Regardless of the best efforts of resistance forces to utilize stand-off attacks in the form of IED/EFP, sniper attacks, sabotage, and other methods, the reality is that irregular warfare often ends up requiring the ability to close with and kill the enemy at “bad breath” distance. Further, outside of the stand-off “hit-and-run” techniques noted above, one of the most efficient applications of guerrilla direct-action operations is to get “belt buckle-to-belt buckle.” Intentionally fighting at “danger close” distances allows the guerrilla fighter to negate, or at least greatly reduce, the conventional security force’s ability to take advantage of the technological advantage offered by indirect-fire support and CAS.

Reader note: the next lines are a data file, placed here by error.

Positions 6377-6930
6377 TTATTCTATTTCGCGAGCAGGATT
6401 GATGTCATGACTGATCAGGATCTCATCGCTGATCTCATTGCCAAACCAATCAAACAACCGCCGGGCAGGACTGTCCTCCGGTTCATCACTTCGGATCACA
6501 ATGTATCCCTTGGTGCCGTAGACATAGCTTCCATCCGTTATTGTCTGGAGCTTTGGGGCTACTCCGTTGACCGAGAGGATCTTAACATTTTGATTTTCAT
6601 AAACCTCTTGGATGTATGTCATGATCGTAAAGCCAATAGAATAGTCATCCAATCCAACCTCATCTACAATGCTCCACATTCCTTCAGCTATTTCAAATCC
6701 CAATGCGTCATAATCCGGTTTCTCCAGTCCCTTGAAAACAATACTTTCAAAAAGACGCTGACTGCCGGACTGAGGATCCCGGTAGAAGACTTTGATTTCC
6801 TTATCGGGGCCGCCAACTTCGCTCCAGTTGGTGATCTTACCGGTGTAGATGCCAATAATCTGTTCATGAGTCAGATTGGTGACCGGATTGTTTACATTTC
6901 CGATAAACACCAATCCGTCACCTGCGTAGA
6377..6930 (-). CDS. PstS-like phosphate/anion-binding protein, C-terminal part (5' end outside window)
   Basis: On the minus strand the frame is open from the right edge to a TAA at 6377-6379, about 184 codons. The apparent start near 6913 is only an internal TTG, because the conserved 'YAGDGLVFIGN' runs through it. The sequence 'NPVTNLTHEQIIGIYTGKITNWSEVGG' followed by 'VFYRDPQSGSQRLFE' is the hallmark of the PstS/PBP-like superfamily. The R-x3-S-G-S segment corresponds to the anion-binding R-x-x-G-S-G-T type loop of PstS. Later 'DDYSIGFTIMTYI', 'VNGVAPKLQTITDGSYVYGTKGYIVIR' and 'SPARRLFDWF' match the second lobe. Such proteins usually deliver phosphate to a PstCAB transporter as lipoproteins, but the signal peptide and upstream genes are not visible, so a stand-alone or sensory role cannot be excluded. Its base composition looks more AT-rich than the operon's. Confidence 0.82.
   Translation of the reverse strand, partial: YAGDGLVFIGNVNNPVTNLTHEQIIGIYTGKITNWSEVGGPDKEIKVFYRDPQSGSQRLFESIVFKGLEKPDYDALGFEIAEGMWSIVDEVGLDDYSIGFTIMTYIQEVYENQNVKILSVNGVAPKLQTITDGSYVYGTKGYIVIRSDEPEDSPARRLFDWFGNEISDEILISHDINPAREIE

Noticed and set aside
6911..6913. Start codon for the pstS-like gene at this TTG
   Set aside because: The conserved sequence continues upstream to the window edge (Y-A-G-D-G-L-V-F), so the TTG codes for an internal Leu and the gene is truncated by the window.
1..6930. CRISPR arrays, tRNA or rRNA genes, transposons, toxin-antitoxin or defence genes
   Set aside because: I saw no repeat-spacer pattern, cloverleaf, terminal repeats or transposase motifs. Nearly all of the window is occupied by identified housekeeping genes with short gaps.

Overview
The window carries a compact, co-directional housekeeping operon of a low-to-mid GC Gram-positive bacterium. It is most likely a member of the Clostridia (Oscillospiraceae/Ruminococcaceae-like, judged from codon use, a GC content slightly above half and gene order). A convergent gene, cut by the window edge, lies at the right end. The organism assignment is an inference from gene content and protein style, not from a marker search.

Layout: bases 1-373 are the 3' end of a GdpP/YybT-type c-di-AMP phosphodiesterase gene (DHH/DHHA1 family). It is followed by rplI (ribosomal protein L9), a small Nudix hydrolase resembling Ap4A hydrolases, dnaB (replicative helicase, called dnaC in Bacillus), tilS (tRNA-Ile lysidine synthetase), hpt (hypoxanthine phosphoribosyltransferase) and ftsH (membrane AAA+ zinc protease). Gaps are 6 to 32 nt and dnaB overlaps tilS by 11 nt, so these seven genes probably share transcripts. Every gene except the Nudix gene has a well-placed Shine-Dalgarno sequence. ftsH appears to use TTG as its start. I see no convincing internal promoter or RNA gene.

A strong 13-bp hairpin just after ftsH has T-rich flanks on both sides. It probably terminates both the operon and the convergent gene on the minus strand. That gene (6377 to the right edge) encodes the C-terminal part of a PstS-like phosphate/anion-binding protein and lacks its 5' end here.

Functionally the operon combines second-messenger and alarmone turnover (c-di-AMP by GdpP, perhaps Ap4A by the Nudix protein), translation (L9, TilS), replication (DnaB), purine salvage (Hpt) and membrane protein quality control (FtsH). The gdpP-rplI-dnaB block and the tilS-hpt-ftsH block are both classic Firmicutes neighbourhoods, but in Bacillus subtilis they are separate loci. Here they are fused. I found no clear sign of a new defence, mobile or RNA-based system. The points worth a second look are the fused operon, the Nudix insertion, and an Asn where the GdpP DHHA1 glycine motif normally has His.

Guided from a first-aid station to a helicopter evacuation clearing, yet still wanting to turn back to his dead commanding office, a marine gunnery sergeant instinctively moves towards a mud-splattered comrade. Wounded for the third time, these would be his last minutes in Vietnam before being flown to a hospital ship at sea and, eventually home. Mutter Ridge, Nui Cay Tri, October 5, 1966.
More @ Mountain Guerrilla